Story of Theodore Roosevelt - J. W. McSpadden

A Foretaste of Politics

"Gentlemen, I demand his impeachment!"

The young member of the State Legislature from New York City was making one of his first speeches. It was not a long one, but it created a sensation.

Roosevelt was attacking the record of a prominent judge who, moreover, was a close friend of Jay Gould and of the powerful financial interests.

Roosevelt's entry into the Assembly, a short time before, had brought with it a shock to his ideals. He found the Legislature dominated by political rings who cared more for their own pockets than for the State's good. Some were brazen enough to say so. He found that whether Democrat or Republican (he himself was an ardent Republican) measures were not decided along party lines. "The interests"—that is, the moneyed corporations—wielded the lash, and the legislators fell in line.

"When you've been here a little longer, young man," a veteran told Roosevelt one day, "you'll learn that there's no politics in politics."

At another time, when he protested that a certain act was unconstitutional, the other member replied seriously, with a phrase that has since become proverbial:

"Oh, what's the Constitution between friends!"

The youthful legislator was naturally disheartened at these evidences of graft, and set himself from the first to oppose them. Of course, he got himself cordially disliked, but he went serenely on. The most important affair of the sort, and one which threatened to finish him politically, was the attack upon the judge already mentioned. This official had used his judicial office to further the schemes of Jay Gould and a group of speculators in a shady transaction. He had gone so far as to write them that he was "willing to go to the very verge of judicial discretion to serve your vast interests."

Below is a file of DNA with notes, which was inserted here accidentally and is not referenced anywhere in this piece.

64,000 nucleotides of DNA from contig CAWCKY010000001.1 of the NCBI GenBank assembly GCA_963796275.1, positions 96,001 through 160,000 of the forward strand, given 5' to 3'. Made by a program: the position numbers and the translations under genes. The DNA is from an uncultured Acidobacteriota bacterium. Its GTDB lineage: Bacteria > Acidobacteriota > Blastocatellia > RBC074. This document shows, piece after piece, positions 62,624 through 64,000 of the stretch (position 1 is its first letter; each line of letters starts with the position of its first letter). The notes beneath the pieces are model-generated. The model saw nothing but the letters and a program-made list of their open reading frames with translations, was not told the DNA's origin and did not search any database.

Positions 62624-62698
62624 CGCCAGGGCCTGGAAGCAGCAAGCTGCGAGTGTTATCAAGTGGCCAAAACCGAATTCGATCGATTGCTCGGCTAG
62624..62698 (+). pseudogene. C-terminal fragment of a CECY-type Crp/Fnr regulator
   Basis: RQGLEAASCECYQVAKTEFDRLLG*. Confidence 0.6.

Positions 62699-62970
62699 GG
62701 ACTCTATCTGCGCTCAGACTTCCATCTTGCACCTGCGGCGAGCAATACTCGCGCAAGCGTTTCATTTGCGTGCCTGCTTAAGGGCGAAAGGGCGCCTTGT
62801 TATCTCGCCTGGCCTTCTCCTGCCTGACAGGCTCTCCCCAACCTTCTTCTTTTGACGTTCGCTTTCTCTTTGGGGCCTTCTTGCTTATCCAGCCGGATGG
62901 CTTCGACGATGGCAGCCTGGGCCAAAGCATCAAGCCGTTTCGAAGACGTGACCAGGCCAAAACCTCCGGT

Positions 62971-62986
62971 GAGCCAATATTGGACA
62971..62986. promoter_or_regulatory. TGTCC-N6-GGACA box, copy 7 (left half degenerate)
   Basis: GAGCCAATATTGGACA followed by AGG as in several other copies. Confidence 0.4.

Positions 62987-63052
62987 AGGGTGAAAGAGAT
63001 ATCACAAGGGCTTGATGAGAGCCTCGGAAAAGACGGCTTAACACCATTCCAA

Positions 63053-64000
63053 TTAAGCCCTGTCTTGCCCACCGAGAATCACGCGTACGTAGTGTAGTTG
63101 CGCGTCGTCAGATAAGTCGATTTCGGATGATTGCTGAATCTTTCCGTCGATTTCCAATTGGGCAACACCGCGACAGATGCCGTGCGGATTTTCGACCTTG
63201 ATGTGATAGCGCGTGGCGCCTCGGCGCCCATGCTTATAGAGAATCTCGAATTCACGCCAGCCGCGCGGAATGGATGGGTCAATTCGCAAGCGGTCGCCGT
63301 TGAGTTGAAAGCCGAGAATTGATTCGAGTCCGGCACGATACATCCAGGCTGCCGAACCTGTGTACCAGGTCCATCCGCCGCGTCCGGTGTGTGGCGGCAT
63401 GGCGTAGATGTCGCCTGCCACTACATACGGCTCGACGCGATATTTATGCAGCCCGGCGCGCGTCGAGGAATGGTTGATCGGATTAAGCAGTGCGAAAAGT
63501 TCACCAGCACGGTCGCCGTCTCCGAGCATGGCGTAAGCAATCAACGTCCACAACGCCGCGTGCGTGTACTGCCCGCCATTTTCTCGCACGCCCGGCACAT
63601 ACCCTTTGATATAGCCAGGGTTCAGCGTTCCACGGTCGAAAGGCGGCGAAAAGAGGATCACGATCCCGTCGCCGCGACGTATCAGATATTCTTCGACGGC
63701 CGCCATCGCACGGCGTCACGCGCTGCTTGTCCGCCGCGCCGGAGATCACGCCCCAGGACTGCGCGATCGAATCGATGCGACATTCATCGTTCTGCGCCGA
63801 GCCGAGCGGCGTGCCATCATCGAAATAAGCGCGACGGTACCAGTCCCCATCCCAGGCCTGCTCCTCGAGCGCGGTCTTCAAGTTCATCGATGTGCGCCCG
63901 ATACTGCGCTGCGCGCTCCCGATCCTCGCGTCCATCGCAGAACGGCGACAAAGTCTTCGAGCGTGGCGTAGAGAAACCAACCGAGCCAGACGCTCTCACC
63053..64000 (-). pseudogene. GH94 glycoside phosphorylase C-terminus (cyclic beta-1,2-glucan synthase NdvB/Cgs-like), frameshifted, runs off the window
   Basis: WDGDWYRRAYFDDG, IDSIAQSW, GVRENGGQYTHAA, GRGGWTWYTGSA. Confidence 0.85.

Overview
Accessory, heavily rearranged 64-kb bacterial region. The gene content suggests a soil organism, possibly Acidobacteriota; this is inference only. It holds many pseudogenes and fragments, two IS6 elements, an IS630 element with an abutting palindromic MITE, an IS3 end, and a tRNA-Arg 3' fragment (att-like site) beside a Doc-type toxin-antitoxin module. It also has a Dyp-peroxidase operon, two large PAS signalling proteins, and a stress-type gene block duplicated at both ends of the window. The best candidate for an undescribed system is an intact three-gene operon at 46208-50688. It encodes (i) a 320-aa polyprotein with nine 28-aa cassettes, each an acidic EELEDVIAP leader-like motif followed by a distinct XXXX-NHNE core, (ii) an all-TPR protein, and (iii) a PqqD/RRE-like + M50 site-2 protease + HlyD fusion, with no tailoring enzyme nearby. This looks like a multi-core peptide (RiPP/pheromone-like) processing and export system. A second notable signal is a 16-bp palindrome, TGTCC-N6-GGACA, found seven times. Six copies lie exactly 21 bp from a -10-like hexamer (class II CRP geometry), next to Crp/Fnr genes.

The scandal had become public property, and the newspapers demanded an investigation. The wary lawmakers at Albany side stepped it. They were not courting investigations of any sort. But Roosevelt, the impulsive newcomer, was not so canny. He tried to "start something." He made a brief but impassioned speech, one of the first of many he was to make in after life on the general theme of "honesty."

"We have a right to demand," he cried in closing, "that our judiciary shall be kept beyond reproach, and we have the right to demand that, if we find men acting so that there is not only a suspicion, but almost a certainty, that they have had dealings with men whose interests were in conflict with these of the public, they should be at least required to prove that the charges are untrue."

Although his resolution to investigate this powerful judge was lost, when first presented, Roosevelt set that hard jaw of his and brought it up at another session. It was defeated again. Meanwhile "the interests" sent their men to see him, and active lobbying was done in the halls of the Capitol. Some of the newspapers ridiculed him, while others applauded him. He began to be talked about from one end of the state to the other.

When he presented his resolution a third time, it carried almost unanimously; but the special committee appointed to "investigate" brought in a report "whitewashing" the judge, or, in other words, exonerating him.

Roosevelt had won a tactical victory which the other side had turned into defeat; but his re-nomination to the Legislature was inevitable.

Then an old friend of the family, a shrewd lawyer, invited the young lawmaker out to lunch one day, and undertook to give him some friendly advice. Roosevelt says: